T 0433/09 (NOx/FOSTER WHEELER) of 6.9.2011

European Case Law Identifier: ECLI:EP:BA:2011:T043309.20110906
Date of decision: 06 September 2011
Case number: T 0433/09
Application number: 03778632.4
IPC class: B01D 53/86
Language of proceedings: EN
Distribution: C
Download and more information:
Decision text in EN (PDF, 84.011K)
Documentation of the appeal procedure can be found in the Register
Bibliographic information is available in: EN
Versions: Unpublished
Title of application: System and method for controlling NOx emissions from boilers combusting carbonaceous fuels without using external reagent
Applicant name: Foster Wheeler Energy Corporation
Opponent name: Metso Power Oy
Board: 3.3.05
Headnote: -
Relevant legal provisions:
European Patent Convention 1973 Art 56
Keywords: Inventive step (all requests): no - obvious alternative
Catchwords:

-

Cited decisions:
-
Citing decisions:
-

Summary of Facts and Submissions

I. This appeal lies from the decision of the opposition division revoking European patent No. 1 572 327.

II. In the contested decision, the opposition division held the subject-matter of claim 10 of the main and first auxiliary requests then on file to lack novelty over the disclosure of document:

S1: EP 0 384 295.

The opposition division further held the content of document S1 to render obvious to a person skilled in the art the subject-matter of claim 1 of the second and third auxiliary requests.

III. With its statement setting out the grounds of appeal dated 9 April 2009, the patent proprietor (hereinafter the "appellant") submitted three sets of claims as a main request and as first and second auxiliary requests.

Independent claim 1 of the main request reads as follows:

"1. A method for controlling NOx emissions from a boiler that combusts carbonaceous fuels, the method comprising the steps of:

(a) introducing carbonaceous fuel and combustion air into a furnace of the boiler for combusting the carbonaceous fuel in oxidizing conditions and producing flue gas that includes NOx and CO; and

(b) leading flue gas from the furnace to a catalyst

section disposed downstream from a heat transfer section in a flue gas channel for converting, free from

introducing an external agent for NOx reduction, NOx to N2 and CO to CO2 on a catalyst in the catalyst section,

wherein step (a) further comprises adjusting the

operating conditions in the furnace so as to decrease the molar concentration of NOx and to increase the molar concentration of CO at the furnace exit so that the molar concentration of CO at the furnace exit is at least 70% of the molar concentration of NOx."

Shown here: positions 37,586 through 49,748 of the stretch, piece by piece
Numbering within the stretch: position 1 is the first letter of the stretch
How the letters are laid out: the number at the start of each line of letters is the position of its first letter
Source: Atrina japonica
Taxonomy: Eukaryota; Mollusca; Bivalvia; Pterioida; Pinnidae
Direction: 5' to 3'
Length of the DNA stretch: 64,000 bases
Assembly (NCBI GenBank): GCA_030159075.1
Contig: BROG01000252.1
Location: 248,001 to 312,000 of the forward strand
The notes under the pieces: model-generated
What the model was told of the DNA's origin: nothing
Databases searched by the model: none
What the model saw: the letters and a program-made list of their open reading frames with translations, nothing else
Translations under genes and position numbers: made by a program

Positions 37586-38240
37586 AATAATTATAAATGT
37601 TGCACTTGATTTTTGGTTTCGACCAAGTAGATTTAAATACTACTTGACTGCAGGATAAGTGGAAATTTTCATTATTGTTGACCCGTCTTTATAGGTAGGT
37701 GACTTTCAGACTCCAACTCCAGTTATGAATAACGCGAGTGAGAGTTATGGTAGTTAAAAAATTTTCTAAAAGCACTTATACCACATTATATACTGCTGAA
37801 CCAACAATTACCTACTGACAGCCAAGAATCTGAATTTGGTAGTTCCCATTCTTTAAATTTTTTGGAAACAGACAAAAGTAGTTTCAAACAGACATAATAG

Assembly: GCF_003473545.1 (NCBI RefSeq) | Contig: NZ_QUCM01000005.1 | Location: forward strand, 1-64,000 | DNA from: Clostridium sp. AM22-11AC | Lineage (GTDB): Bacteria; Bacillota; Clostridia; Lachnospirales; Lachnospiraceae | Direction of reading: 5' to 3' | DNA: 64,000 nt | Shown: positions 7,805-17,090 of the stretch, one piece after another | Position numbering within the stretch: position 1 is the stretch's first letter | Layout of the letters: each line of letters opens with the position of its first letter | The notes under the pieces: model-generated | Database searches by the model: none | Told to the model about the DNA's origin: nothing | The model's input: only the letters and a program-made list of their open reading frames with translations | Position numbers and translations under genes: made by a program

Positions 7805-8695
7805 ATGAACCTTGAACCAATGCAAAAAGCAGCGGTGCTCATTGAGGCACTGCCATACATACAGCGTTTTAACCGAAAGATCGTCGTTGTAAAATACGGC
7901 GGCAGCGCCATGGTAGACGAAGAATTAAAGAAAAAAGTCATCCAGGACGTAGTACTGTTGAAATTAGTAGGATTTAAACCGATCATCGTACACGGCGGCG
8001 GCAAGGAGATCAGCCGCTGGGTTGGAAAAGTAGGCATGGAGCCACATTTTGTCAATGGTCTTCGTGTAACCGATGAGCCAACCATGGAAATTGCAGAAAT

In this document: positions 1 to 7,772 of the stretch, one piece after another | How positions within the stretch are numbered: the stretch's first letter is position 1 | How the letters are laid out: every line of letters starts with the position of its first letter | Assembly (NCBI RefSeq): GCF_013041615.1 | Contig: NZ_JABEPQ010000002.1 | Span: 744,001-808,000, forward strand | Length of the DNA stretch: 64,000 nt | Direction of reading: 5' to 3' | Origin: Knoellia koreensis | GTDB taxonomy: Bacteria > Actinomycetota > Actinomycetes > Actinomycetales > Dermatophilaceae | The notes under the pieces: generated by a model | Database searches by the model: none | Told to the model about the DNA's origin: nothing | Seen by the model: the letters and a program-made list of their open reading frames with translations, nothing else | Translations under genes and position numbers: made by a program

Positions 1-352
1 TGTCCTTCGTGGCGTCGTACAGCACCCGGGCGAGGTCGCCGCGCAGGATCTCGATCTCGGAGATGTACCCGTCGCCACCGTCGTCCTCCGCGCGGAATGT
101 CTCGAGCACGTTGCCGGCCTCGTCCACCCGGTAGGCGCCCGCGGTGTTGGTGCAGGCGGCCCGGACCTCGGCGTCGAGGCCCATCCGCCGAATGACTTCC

Claim 1 of the first auxiliary request reads as follows (differences to claim 1 of the main request shown in bold):

"1. A method for controlling NOx emissions from a PC boiler or a CFB boiler that combusts solid carbonaceous fuels, the method comprising the steps of:

(a) introducing carbonaceous fuel and combustion air into a furnace of the boiler for combusting the carbonaceous fuel in oxidizing conditions and producing flue gas that includes NOx and CO; and

(b) leading flue gas from the furnace to a catalyst

section disposed downstream from a heat transfer section in a flue gas channel for converting, free from

introducing an external agent for NOx reduction, NOx to N2 and CO to CO2 on a catalyst in the catalyst section,

wherein step (a) further comprises adjusting the

operating conditions in the furnace so as to decrease the molar concentration of NOx and to increase the molar concentration of CO at the furnace exit so that the molar concentration of CO at the furnace exit is at least 70% of the molar concentration of NOx."

Claim 1 of the second auxiliary request reads as follows (differences to claim 1 of the first auxiliary request shown in bold or struck through):

"1. A method for controlling NOx emissions from a PC boiler or CFB boiler that combusts solid carbonaceous fuels, the method comprising the steps of:

(a) introducing carbonaceous fuel and combustion air into a furnace of the boiler for combusting the carbonaceous fuel in oxidizing conditions and producing flue gas that includes NOx and CO; and

(b) leading flue gas from the furnace to a catalyst section disposed downstream from a heat transfer section in a flue gas channel for converting, free from introducing an external agent for NOx reduction, NOx to N2 and CO to CO2 on a catalyst in the catalyst section, wherein step (a) further comprises adjusting the operating conditions in the furnace so as to decrease the molar concentration of NOx and to increase the molar concentration of CO at the furnace exit so that the molar concentration of CO at the furnace exit is at least 70% of the molar concentration of NOx the ratio of the molar concentration of CO and NOx at the furnace exit is from about 1 to about 3".

IV. In reply dated 1 September 2009 to the grounds of appeal, the opponent (hereinafter the "respondent") contested the newly filed claims under Article 56 EPC, arguing inter alia lack of inventive step over S1,

S5: US 4 562 795, or

S6: US 5 676 912.

V. At the oral proceedings, which were held on 6 September 2011, the issue of inventive step was extensively dealt with as regards the three requests on file.

VI. The parties' requests were established as follows:

The appellant requested that the decision be set aside and that the patent be maintained on the basis of the claims filed as main request on 9 April 2009, or alternatively on the basis of the claims according to the first or second auxiliary requests, also filed on 9 April 2009.

The respondent requested that the appeal be dismissed.

Reasons for the Decision

1. Remark

The scope of claim 1 of the second auxiliary request being the most restrictive in comparison to that of the claims 1 of the higher-ranking requests and - as can be seen from point 2 below - the board being of the opinion that the subject-matter of claim 1 of the second auxiliary request lacks inventive step, this issue will be dealt with first.

2. Second auxiliary request - Inventive step

2.1 The alleged invention concerns a method and system for controlling the NOx levels in flue gases emitted from boilers combusting carbonaceous fuels, with the NOx control scheme being free from injecting an external NOx reducing agent.